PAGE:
There are many laws made in India but there are protests against these laws on the basis of the violation of fundamental rights of the people. In post anti terrorism laws in India, protagonists have, however, hailed the legislation on the ground that it has been effective in ensuring the speedy trial of those accused of indulging in or abeting terrorism. But after some time these laws have been break down in view of human right Violations After 26/11 there is need to much stringent law to end up the terrorist activities.

We have been talking since long about terrorism……. So let us discuss what is terrorism?

History of terrorism in India

Terrorism has been practiced by a broad array of political organisations worldwide. It has been practiced by both right-wing and left-wing political parties, nationalistic & religious groups, revolutionaries, and ruling governments. The symbolism of terrorism can exploit human fear to help achieve their unlawful goals. The concept of terrorism may be controversial as it is often used by state authorities to delegitimize political or other opponents, and potentially legitimize the state’s own use of armed force against opponents.

Terrorism in India begins after it got independence in 1947. Some of the Indian states like Jammu & Kashmir, Punjab, all the North East Indian states are worst affected by terrorism. The nexlite activities in Andhra Pradesh, Odisa, Bihar, West Bengal, Chattisgarh & Jharkhand has made the life of people insecure and unstable. The current scenario of terrorism is that growing and is expanding unabated.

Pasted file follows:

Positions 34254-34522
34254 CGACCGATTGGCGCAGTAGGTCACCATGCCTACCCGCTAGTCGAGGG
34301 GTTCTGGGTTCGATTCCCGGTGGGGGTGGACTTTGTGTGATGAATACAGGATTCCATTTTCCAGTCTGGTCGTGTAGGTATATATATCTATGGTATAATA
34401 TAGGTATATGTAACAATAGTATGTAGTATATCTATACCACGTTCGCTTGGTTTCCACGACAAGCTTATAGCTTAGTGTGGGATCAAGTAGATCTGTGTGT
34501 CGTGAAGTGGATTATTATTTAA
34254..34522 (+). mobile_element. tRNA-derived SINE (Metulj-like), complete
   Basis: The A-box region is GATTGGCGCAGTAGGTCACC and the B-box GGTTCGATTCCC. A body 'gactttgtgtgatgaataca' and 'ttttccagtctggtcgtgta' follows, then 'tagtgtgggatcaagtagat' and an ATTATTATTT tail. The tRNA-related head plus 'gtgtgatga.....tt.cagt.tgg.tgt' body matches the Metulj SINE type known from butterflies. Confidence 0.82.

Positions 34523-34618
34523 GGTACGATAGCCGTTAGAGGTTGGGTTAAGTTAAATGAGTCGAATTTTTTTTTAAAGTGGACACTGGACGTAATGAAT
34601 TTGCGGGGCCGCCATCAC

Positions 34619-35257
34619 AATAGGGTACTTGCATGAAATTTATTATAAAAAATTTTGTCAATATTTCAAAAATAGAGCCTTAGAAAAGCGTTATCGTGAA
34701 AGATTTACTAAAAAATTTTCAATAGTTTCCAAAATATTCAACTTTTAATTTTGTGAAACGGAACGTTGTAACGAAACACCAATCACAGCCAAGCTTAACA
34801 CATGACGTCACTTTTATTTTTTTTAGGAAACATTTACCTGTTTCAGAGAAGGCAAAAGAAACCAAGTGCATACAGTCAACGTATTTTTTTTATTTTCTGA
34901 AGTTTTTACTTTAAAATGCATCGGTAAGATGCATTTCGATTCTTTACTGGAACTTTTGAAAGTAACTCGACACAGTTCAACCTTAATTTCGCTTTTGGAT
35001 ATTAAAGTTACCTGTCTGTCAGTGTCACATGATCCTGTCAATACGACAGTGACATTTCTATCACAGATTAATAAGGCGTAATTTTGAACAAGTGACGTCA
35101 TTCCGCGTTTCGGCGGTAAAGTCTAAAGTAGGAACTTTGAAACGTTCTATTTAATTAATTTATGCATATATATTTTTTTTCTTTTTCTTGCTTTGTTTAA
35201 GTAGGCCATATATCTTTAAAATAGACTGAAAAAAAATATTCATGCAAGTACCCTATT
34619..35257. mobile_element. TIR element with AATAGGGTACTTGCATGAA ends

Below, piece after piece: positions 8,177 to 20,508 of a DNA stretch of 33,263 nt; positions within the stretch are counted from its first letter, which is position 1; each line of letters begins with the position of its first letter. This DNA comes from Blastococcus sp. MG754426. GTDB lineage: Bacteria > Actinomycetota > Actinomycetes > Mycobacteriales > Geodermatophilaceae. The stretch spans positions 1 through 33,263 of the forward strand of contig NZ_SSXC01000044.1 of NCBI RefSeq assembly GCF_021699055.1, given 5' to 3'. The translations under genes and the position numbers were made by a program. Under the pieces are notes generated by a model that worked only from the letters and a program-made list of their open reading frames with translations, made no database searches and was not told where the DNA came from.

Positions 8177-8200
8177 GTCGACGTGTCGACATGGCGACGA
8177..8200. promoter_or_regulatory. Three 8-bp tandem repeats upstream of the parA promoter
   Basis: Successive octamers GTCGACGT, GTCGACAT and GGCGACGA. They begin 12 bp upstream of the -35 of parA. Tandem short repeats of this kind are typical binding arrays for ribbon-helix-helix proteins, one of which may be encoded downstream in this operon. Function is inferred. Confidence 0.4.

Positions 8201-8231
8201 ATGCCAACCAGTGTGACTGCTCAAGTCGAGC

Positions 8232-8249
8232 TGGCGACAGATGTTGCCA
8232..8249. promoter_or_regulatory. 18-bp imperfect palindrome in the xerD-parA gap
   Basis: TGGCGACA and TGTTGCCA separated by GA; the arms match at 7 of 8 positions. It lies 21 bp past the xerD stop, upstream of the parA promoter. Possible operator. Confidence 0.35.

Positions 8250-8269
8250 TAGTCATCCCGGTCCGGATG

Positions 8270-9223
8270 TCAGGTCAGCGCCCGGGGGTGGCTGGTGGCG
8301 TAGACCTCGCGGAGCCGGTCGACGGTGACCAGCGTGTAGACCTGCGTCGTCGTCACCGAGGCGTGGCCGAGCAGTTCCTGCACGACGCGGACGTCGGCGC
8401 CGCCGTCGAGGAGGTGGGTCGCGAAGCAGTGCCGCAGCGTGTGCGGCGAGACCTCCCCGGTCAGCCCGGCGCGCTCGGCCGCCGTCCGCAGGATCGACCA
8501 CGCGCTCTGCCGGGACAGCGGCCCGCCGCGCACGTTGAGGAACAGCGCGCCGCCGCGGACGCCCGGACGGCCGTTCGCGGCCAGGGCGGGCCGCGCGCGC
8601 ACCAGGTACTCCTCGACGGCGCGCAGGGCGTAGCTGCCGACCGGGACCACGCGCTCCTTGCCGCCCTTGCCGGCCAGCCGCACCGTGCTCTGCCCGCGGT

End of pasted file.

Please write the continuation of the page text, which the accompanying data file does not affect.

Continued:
Recent incidents of terrorist attacks in India

Since 1947 India got independence till that time ,at least 232 of the country’s 608 districts were afflicted, at differing intensities, by various insurgent and terrorist movements. In current situation there are as many as 800 terrorist organizations operating in the country.

The major incident of terrorist attack on India is

12 March 1993 – Series of 13 bombs go off killing 257

14 March 2003 – Bomb goes off in a train in Mulund killing 10

29 October 2005 Delhi bombings

2005 Ram Janmabhoomi attack in Ayodhya

2006 Varanasi bombings

11 July 2006 – Series of seven bombs go off in trains killing

26 November 2008 to 29 November 2008 – Coordinated series of attacks killing at least 170.
This data shows that after 1980, the terrorist activities are increased in India. India has fourgh a war against the terrorism and in these wars we have lost more then 6000 people. We have already lost more then 70000 civilians. In addition, we have lost more then 9000 security personnel. Almost six lakh people in this country have become homeless as a result of terrorism.